50 million deaths in the New World drove cooling in the Little Ice Age
European contact led to massive depopulation, which in turn led to climate change
A research team in the UK has found a connection between climate change in the 1500s and 1600s and the massive depopulation of the Americas after European contact.
They estimate that a century of warfare, slavery, disease and social collapse led to the death of as many as 55 million people — about 90 per cent of the population of the Americas at the time.
As the population collapsed, vast swathes of forest grew on abandoned agricultural land and sucked carbon dioxide out of the atmosphere. This contributed to the "Little Ice Age" that was cooling the planet at the time.
Part of the key to this study was a new estimate of the population of the Americas at the time of conquest. There were no written population records before Europeans arrived, or for that matter, until well after Europeans were established.
Previous estimates were made based on colonial records from the period after the population collapse, which resulted in some estimates of pre-contact population of as few as ten million.
This new study by Alexander Koch, a Ph.D student in the Geography department at University College London, and his colleagues, combined previous regional population estimates and arrived at a population estimate of about 60 million people at the time of European contact.
That would have rivaled the population of Europe at the time. Most of these people would have lived in densely populated and highly developed areas of Mexico and Central America.
Columbus' arrival in 1492, however, inaugurated better than a century of bloody conquest, exploitation and multiple lethal waves of new European diseases. Smallpox, measles, influenza and bubonic plague swept through the population, resulting in what's become known as "The Great Dying."
"You might get ill from smallpox but you might not die. But a third of the population around you died. And so the next wave of influenza might come and because the population was so weak, it just wipes them out gradually over time," Koch told Quirks & Quarks host Bob McDonald. "And it's really not helped by having European forces kidnapping the healthy population and putting them in the mines."
Abandoned land and new forests
With 90 per cent of the population dead, vast amounts of agricultural land was abandoned and new forests replaced pastures and fields. According to Koch, evidence for this can be seen in pollen records preserved in sediment. They saw pollen from agricultural plants like maize and quinoa giving way to trees and other forest plants.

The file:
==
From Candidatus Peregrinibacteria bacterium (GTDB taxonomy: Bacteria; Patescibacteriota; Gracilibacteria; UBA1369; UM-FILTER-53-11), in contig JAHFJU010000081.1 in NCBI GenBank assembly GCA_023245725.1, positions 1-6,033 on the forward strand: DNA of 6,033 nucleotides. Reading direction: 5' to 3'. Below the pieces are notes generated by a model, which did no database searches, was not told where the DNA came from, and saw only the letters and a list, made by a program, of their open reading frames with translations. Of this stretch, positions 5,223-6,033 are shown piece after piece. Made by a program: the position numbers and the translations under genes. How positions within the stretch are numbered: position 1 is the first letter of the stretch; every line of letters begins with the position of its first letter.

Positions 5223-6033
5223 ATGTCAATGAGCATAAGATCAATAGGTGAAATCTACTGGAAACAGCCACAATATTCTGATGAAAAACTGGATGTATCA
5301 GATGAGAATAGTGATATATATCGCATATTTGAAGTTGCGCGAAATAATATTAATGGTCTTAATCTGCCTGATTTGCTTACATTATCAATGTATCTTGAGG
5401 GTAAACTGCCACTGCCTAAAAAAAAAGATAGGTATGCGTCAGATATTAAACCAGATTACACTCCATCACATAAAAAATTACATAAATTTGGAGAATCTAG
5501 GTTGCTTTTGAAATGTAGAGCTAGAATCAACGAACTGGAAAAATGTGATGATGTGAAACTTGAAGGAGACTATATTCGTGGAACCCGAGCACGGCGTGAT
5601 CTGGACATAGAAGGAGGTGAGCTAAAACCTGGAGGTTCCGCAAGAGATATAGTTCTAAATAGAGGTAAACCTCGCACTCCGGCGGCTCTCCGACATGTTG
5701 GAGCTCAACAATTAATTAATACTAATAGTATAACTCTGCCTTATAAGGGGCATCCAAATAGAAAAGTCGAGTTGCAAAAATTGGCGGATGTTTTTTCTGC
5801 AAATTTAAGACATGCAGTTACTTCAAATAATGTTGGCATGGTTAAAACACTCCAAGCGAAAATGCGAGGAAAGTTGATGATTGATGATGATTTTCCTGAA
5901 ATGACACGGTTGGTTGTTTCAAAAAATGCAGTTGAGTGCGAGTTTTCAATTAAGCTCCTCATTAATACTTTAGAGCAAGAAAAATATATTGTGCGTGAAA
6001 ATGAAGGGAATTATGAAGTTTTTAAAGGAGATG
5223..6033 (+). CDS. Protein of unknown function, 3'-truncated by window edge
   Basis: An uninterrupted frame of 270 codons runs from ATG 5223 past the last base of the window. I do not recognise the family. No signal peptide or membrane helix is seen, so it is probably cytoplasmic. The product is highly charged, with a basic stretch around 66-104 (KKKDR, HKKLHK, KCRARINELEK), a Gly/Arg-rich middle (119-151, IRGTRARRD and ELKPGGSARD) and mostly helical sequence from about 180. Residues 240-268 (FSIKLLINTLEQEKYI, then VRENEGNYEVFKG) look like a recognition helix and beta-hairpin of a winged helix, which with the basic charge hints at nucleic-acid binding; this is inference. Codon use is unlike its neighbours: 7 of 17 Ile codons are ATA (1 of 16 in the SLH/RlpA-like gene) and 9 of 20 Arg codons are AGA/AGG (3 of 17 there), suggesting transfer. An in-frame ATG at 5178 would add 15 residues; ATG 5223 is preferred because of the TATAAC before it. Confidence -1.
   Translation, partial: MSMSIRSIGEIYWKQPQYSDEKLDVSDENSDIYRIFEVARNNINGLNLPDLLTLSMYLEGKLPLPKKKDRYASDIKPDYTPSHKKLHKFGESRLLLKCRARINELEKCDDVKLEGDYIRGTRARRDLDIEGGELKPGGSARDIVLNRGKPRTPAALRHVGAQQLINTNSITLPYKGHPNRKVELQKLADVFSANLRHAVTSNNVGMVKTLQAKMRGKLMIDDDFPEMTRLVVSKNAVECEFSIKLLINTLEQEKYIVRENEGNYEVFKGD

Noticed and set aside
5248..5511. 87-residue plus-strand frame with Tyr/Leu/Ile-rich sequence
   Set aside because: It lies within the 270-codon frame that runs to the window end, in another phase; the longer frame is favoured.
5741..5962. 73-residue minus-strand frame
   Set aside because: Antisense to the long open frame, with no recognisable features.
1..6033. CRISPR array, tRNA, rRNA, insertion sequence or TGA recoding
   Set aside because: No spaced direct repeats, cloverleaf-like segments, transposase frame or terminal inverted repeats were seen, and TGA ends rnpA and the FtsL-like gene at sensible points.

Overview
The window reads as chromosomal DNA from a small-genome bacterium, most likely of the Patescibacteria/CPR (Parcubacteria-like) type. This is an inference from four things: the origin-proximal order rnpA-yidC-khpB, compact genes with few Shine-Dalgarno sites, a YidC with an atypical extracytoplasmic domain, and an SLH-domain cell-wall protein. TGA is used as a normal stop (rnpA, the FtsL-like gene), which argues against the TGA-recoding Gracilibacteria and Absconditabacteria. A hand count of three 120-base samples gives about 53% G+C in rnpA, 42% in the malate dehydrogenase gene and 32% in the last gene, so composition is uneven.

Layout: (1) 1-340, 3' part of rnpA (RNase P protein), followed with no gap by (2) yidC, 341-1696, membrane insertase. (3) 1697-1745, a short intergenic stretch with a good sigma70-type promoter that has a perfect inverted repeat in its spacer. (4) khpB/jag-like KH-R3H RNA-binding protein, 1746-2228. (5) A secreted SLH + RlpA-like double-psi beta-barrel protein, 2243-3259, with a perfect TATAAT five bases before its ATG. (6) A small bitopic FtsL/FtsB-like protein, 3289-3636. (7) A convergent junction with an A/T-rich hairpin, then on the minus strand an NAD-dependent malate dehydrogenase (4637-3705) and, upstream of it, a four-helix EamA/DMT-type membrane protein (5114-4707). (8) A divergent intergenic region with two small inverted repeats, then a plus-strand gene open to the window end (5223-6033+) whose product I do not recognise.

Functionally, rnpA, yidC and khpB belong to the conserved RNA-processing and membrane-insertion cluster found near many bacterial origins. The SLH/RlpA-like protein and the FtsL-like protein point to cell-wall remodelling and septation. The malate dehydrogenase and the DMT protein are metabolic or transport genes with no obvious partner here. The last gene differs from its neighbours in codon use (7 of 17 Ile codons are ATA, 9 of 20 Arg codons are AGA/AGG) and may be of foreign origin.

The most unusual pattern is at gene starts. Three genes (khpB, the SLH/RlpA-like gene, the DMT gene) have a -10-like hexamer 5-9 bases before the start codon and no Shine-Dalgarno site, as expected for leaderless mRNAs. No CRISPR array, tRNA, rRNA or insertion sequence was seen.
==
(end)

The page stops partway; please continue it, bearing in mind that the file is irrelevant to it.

Reduced amounts of charcoal in soil deposits also provided evidence, said Koch, because pre-contact farmers used fire to clear land and prepare it for planting. "If there's more charcoal in the soil you have, it's most likely from from humans rather than natural burning in the tropics."
Altogether, Koch and his collaborators estimate that this resulted in a huge amount of agricultural land returning to forest — about 60 million hectares. "We're talking about roughly the same size as France."
This growing forest would have sucked enormous amounts of carbon dioxide from the atmosphere, amounting to some 7 billion tons of carbon. This would have reduced global atmospheric carbon dioxide levels by about 5 parts per million, which corresponds to the drop seen in Arctic Ice core records dating back to the early 1600s, according to Koch.
We've done it before
This wouldn't have led to a large drop in temperatures. The global impact would have only been about 0.075 C, but that small drop would have been on top of the natural cooling trend known as the Little Ice Age, which has been held responsible for famines and conflict the world over.
As catastrophic as this episode in human and climate history was, it pales in comparison to the changes we're making today with fossil fuel emissions, said Koch.
"We see the dip in carbon dioxide at a time but this dip alone if you could translate into in the present day relates to roughly three years of the growth rate of CO2 in the atmosphere."
This does, however, suggest that human activity has been affecting the climate for longer than we might have thought, so it's a misconception, said Koch, to think that this started with fossil fuels.
"It's much much earlier and there are people out there who believe that, really, we started impacting the climate when we settled down for agriculture."